Sharon Rengers from the office of Child Advocacy at Kosair Children’s Hospital will be handing out booster seats to the local community on June 20th in response to recent child fatalities and motor vehicle crashes being the leading cause of death for children in Kentucky and the US. Booster seats will be given out at New Life Baptist Church from 10 a.m.-12 noon and at Russellville Fire Department from 1:30-3:30 p.m.
Motor vehicle crashes continue to be the leading cause of death among children in Kentucky and the United States. Much of this is caused by the fact that only 10 percent of car seats are used correctly. It is important that parents across the country are reminded to keep children of all ages properly restrained in the seat that meets their weight and height requirements.
The Children’s Hospital Foundation Office of Child Advocacy of Kosair Children’s Hospital is working to help educate local families on the simple steps they can take to prevent childhood injury or death due to incorrect use of child safety seating.
On June 20, 2012, booster seats will be given away to the community at two locations to promote community awareness.
Not only are people misusing the car seats they have, but some parents are not restraining their child at all. Seat belts and even the seat of a car are made for adults, not children, according to Sharon Rengers, R.N., Children’s Hospital Foundation Office of Child Advocacy of Kosair Children’s Hospital. “Because the seat belt doesn’t fit correctly, many times you see children who put the shoulder portion of the seat belt behind their back or under their arm for comfort,” Rengers said. “This removes all upper body protection for the child. When children are too small for a seat belt alone, you also see them slouch down, causing the lap belt to be across their stomach rather than their hip bones. In the event of a crash, both situations could cause internal injuries or worse yet, the child could be ejected from the car.” According to Rengers, a booster seat can reduce injuries from incorrectly fitting lap-shoulder belts by adding the extra height a child needs to properly fit the restraints.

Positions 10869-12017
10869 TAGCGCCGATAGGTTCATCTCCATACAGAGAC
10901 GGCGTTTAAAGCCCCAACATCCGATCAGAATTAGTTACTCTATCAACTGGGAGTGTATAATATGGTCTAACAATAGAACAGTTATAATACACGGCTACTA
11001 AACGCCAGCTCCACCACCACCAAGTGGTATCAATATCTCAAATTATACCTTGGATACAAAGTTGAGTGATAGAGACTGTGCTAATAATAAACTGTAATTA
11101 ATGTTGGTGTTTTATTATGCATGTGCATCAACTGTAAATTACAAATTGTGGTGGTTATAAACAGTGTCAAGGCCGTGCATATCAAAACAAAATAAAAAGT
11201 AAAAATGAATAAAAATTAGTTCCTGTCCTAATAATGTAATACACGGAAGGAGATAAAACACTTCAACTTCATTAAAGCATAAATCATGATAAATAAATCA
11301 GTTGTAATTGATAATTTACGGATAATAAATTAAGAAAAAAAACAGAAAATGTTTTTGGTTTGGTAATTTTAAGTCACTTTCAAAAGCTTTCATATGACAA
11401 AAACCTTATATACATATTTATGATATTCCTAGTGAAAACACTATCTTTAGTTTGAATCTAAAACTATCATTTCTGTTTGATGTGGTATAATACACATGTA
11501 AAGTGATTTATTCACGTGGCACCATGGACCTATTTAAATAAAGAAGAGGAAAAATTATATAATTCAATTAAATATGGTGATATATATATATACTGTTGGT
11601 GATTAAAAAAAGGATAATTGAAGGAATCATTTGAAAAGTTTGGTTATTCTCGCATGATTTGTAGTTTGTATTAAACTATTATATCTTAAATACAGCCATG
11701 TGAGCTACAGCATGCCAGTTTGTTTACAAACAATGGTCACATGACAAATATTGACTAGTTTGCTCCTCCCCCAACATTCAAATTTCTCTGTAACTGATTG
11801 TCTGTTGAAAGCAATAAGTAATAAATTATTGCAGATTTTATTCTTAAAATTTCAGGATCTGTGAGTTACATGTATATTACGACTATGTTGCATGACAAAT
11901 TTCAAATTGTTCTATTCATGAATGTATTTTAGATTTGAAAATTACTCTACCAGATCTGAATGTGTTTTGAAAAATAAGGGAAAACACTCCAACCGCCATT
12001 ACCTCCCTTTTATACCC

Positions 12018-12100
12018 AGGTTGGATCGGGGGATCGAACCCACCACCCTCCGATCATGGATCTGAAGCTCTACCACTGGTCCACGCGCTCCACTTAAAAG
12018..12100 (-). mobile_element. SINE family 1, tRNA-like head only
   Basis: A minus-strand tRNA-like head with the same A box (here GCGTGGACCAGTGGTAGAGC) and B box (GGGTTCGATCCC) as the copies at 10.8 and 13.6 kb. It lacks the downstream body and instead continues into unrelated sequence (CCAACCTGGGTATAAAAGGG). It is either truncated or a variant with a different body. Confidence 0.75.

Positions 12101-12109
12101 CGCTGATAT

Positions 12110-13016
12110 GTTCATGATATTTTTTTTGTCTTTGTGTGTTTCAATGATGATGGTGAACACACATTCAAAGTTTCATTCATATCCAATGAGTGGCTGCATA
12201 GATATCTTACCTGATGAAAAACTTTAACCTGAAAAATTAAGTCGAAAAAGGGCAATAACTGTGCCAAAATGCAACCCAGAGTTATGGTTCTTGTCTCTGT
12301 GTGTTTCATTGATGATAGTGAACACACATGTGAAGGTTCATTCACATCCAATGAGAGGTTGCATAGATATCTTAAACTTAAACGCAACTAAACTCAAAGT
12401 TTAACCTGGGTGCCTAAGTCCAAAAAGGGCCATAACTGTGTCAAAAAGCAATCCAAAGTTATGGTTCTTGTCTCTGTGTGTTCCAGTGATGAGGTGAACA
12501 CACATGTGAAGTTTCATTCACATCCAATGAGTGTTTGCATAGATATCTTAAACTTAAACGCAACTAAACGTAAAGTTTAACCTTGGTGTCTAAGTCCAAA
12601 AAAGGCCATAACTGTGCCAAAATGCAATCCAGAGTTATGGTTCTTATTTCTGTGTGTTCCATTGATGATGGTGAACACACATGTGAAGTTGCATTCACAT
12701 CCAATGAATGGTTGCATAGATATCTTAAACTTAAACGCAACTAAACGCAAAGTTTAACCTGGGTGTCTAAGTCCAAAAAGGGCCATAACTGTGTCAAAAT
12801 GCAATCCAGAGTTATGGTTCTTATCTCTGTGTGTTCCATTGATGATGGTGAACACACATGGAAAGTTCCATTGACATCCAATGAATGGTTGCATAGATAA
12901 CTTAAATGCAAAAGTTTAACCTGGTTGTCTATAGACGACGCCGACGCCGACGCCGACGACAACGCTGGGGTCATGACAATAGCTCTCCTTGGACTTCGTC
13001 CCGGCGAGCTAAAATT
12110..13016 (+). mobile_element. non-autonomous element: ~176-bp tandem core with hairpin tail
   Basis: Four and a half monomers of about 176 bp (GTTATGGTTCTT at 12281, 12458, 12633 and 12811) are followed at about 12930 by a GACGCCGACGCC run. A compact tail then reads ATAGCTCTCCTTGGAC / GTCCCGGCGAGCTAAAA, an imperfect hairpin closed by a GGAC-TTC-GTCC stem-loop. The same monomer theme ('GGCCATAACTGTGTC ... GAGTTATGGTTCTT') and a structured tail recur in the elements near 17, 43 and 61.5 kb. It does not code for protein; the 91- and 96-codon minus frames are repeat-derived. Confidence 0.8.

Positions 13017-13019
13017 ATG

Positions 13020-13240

Rengers states that all children less than 4 feet 9 inches tall should ride in a booster seat to be correctly protected by a vehicle’s safety belt. She will be on hand passing out booster seats to the community on June 20, 2012.
Tips to know if your child needs a booster seat
A simple exercise can help determine if a child should be riding in a booster seat. Have the child sit in the back seat of a vehicle. While sitting with his or her back against the seat:
• The child’s knees should bend at the edge of the seat.
• The lap belt should lie across his or her hip bones.
• The shoulder belt should come across the middle of his or her shoulder. If the child is slouching or scooting forward in the seat to make his or her knees bend over the edge or if the lap and/or shoulder belt are not positioned correctly, a booster seat may help the child better fit in the vehicle seat that has been designed for an adult.
For more information using car safety and booster seats correctly, call (502) 629-KIDS or visit KosairChildrens.com, keywords “buckle up.”